In Java, everything is an object. We study how object references work (ordinary pointers) and how we can use primitives for our class elements and local variables. We show how we can build basic classes in Java and use access specifiers to protect sensitive data. We learn what an array is. Lastly we learn how to document our code.

  • References
  • Primitives
  • a) Java 7 numeric format
  • Arrays
  • Class Structure
  • Access Specifiers
  • JavaDocs

3. Controlling Program Flow

This chapter studies basic programming constructs that we use in Java, such as if-else statements, loops, switch statements and comparisons. We also learn about the equals() method and why this is important in Java. We demonstrate how we can switch on Strings in Java 7.

  • if-else
  • for / while / do loops
  • for-each loop
  • switch
  • a) Switching on Strings in Java 7
  • Comparisons
  • equals() method

4. Initialization & Cleanup

We learn how we can initialize objects correctly and what the difference between fields and local variables are. We do a very brief overview of how the garbage collector works to show how we can avoid some of the pitfalls. We then study method overloading, the "this" keyword and how variable argument lists work in Java.

  • Constructors
  • Local variables
  • Fields
  • Garbage Collection
  • a) Escape analysis
  • Method overloading
  • this keyword
  • Variable argument lists

5. Hiding the Implementation

In Java we want to protect our implementation using encapsulation. In this chapter we learn how we can do that and how we can package our components.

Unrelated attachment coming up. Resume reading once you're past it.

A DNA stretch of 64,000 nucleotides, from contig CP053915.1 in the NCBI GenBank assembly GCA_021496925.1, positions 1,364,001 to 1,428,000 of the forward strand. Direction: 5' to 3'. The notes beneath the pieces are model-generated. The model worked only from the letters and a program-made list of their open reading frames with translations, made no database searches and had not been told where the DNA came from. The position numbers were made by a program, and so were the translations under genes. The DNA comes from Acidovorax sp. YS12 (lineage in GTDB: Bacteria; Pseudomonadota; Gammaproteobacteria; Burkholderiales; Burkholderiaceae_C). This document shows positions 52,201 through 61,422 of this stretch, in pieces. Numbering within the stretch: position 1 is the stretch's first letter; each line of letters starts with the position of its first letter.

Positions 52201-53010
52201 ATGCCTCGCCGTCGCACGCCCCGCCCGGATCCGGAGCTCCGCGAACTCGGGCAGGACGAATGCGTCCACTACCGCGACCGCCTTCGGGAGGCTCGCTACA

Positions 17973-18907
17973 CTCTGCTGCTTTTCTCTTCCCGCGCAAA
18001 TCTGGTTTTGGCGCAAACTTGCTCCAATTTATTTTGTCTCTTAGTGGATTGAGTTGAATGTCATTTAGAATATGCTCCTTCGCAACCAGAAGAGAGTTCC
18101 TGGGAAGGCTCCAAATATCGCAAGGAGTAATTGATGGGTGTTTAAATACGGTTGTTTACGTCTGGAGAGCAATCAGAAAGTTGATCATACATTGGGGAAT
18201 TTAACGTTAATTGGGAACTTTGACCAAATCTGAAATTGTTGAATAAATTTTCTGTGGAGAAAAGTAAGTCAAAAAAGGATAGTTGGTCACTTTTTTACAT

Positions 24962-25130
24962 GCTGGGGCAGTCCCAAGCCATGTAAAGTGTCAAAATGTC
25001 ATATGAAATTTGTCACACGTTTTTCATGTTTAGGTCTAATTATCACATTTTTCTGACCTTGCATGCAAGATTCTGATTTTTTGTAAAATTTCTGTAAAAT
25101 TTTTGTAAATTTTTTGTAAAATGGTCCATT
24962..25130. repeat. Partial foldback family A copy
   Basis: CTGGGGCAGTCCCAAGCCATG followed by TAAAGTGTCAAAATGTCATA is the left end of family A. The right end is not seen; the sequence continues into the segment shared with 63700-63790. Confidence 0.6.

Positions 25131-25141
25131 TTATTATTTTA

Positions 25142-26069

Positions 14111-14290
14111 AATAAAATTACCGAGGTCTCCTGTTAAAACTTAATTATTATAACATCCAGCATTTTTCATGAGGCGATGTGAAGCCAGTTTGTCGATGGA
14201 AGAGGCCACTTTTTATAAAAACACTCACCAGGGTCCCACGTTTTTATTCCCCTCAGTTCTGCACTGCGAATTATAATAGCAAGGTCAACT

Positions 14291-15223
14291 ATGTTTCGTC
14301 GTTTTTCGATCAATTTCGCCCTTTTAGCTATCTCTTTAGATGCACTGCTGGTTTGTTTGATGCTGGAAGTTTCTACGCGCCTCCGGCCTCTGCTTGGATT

• Packages
  • Libraries
  • Classpath
  • Access specifiers

6. Reusing Classes

We see ways in which we can reuse existing classes through composition and inheritance. We also learn about the final keyword and how this can help us write more reliable code. Lastly we look at when classes are loaded in Java.

  • Composition
  • Inheritance
  • Initialization
  • final keyword
  • Class loading

7. Polymorphism

One of our most powerful weapons in producing object-oriented code is polymorphism. In this chapter we see what this is and how it works in Java. We also learn the abstract keyword and see how we can override methods.

  • Substitutability
  • Extensibility
  • Upcasting
  • verriding
  • abstract keyword
  • Constructors
  • Polymorphism

8. Interfaces and Inner Classes

Usually we specify our libraries with interfaces. Java supports this with the interface, which is like an abstract class with only abstract methods. We then get introduced to inner classes. We also look at the traditional approach of using interfaces to define constants and the better static import mechanism of Java 5. We study anonymous inner classes and as an example get introduced to the Null Object Pattern, which we use to avoid null pointer exceptions in Java.